which does all sort of diagnose, all that you want. Try that in C++ ...
Trivial. new is an operator. You can override it just like any other operator in C++.
https://www.geeksforgeeks.org/overloading-new-delete-operator-c/

Charles


-----Original Message-----
From: IBM Mainframe Discussion List [mailto:IBM-***@LISTSERV.UA.EDU] On Behalf Of Bernd Oppolzer
Sent: Friday, January 12, 2018 12:10 PM
To: IBM-***@LISTSERV.UA.EDU
Subject: Re: curious: Popularity & use of C on z/OS.
I disagree; C is not remotely like assembly language, and the pre-processor is pathetic compared to any other macro facility that I have seen. The confusion between pointers and arrays and the zero-delimited strings are booby traps for the unwary.
As to C++, it provides classes that are not subject to all of the pitfalls of the underlying C, so I would regard it as a safer choice.
My experience is: C++ is VERY unsafe, because memory leaks are omnipresent with C++. Even very experienced C++ developers (in their own thinking) have a very hard time explaining what's the reason of the memory leaks that I discovered in their code.
To make it clear: I am a C programmer (and PL/1, ASSEMBLER, Pascal etc.) and don't think of myself as a C++ expert; I only wrote some entry level
C++ programs.
But I was in charge of the maintenance of a very large software system which had SOME
C++ modules in it; the greater part was C. And the memory leaks almost
always
occured in the C++ part.

I used some tools like the MEMCHECK heap manager (CEL4MCHK) and other tools (even self-written) to locate the memory leaks in the very large code base; the C++ folks tried the same with ValGrind, but most of the time I was faster.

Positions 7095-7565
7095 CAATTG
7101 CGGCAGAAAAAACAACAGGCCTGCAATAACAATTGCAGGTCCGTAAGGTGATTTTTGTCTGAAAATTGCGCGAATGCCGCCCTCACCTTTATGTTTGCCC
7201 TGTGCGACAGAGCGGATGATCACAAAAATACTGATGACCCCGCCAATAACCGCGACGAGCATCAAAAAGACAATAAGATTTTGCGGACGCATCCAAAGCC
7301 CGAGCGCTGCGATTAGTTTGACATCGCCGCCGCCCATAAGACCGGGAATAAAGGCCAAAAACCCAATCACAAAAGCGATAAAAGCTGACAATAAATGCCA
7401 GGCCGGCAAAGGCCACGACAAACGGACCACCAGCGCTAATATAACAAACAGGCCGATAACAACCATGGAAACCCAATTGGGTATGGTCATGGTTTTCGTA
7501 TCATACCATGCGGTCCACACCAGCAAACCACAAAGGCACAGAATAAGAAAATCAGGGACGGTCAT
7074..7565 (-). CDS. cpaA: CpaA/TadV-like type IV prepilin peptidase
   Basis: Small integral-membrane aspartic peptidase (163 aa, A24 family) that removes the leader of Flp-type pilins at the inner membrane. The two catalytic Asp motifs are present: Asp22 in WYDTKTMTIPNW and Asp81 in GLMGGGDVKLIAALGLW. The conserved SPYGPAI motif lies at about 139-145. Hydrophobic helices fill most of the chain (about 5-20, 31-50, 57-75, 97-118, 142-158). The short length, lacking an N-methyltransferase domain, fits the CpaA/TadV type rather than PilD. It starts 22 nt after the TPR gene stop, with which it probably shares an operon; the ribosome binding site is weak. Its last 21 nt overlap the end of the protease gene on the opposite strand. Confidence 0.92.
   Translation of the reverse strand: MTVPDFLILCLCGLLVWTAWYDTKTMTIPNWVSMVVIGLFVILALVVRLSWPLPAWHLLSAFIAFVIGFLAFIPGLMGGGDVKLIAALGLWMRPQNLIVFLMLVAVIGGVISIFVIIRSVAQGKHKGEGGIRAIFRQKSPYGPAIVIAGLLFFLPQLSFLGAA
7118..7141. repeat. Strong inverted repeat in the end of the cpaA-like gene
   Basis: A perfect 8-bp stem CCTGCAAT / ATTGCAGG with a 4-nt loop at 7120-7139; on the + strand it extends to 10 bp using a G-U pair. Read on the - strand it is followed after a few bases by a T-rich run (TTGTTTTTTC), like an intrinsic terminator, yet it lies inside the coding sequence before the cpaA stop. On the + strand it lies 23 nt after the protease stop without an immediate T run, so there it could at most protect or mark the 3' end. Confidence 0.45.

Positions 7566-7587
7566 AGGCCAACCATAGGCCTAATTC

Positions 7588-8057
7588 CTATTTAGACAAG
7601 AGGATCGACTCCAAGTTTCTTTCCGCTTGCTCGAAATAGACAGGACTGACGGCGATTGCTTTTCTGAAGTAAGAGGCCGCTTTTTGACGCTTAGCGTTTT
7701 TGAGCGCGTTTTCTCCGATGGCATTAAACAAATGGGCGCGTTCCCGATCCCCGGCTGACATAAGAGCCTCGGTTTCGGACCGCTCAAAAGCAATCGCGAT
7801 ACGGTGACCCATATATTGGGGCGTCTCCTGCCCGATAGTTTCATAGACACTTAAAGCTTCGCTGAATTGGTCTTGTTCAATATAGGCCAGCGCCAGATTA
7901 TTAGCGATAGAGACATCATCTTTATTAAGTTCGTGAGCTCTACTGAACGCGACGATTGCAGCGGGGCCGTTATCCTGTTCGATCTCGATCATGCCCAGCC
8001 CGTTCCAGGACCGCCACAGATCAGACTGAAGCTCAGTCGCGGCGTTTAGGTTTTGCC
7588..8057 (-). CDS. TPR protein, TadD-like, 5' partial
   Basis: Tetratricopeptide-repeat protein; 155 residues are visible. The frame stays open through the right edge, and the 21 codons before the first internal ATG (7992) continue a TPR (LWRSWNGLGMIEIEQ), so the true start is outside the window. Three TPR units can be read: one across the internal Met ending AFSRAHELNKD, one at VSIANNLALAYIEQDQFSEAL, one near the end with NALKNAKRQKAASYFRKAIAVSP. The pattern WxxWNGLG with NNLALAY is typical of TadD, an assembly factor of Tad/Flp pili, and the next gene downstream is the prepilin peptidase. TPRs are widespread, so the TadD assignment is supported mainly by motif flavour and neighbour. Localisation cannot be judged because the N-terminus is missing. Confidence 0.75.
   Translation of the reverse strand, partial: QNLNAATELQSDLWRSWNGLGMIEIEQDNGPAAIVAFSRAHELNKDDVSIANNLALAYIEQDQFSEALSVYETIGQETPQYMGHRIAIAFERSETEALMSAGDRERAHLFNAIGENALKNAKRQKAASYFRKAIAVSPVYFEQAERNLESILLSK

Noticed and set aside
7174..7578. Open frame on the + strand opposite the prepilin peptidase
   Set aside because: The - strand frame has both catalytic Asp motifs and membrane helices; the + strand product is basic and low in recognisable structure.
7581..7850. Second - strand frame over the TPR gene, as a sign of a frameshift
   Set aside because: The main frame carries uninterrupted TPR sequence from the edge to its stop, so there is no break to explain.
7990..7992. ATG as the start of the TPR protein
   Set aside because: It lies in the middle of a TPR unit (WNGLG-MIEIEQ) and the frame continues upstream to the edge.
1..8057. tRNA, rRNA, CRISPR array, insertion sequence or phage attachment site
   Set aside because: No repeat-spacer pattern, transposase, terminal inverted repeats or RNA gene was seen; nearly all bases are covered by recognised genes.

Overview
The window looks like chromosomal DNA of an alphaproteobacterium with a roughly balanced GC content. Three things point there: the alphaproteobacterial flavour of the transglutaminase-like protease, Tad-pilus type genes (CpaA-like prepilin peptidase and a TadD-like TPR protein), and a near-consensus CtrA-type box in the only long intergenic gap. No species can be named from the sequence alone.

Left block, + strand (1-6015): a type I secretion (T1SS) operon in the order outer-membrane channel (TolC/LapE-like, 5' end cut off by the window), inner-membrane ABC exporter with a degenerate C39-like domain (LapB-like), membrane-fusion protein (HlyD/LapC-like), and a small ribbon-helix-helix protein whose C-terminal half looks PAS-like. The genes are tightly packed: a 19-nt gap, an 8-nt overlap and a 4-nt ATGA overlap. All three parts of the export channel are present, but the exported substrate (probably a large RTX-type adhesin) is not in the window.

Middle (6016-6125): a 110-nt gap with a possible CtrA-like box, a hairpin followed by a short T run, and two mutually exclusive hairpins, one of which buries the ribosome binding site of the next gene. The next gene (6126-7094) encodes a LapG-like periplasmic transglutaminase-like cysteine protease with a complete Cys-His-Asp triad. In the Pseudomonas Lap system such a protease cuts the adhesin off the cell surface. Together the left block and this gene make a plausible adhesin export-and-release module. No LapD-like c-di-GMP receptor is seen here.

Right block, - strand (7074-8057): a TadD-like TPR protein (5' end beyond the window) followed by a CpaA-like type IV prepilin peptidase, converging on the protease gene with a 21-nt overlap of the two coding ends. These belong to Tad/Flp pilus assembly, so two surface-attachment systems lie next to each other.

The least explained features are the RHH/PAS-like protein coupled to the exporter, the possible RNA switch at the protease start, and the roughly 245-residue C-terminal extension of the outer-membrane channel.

IMO, C++ cannot be used to produce large reliable software packages; you would need ONLY SUPER SMART developers in your team, but as soon as there are some mediocre co-workers, you are lost.

With C, for example, you can always catch the storage allocations functions (there are only 4, after all: malloc, calloc, realloc, free) and replace them in the whole software package by something different which does all sort of diagnose, all that you want. Try that in C++ ...

Furthermore, when fighting with those memory leaks, I discovered (and my
C++ affine
co-workers, too), that the different implementations of C++ on the mainframe, on Windows, on Solaris, did DIFFERENT things, which were all allowed by the standard.
The C++ specialists couldn't agree about which platform does it right :-)

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Charles Mills
2018-01-13 00:03:32 UTC
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My post below brings up one of the HUGE advantages of C++ and C: there are a ton of resources available on the Web. If I Google <C++ tips> I get 6,400,000 hits. If I Google <HLASM tips> I get 5,380 hits. Google hits are not the whole story, but you get my point. With HLASM if you hit a wall you have this list and the assembler list and not much more. With C++ there are dozens or hundreds or perhaps thousands of helpful Web sites, including the incredibly useful stackoverflow.com.

Is everything you read on the Web true? No, of course not. But just like on this list, if someone posts advice that is not perfect, three others are quick to jump in with corrections.

Charles


-----Original Message-----
From: IBM Mainframe Discussion List [mailto:IBM-***@LISTSERV.UA.EDU] On Behalf Of Charles Mills
Sent: Friday, January 12, 2018 3:42 PM
To: IBM-***@LISTSERV.UA.EDU
Subject: Re: curious: Popularity & use of C on z/OS.

<snip>

Trivial. new is an operator. You can override it just like any other operator in C++.
https://www.geeksforgeeks.org/overloading-new-delete-operator-c/

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David Crayford
2018-01-13 06:27:20 UTC
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Post by Bernd Oppolzer
Post by Seymour J Metz
I disagree; C is not remotely like assembly language, and the
pre-processor is pathetic compared to any other macro facility that I
have seen. The confusion between pointers and arrays and the
zero-delimited strings are booby traps for the unwary.
As to C++, it provides classes that are not subject to all of the
pitfalls of the underlying C, so I would regard it as a safer choice.
My experience is: C++ is VERY unsafe, because memory leaks are
omnipresent
with C++.
I would respectfully disagree with that statement. C++ gained a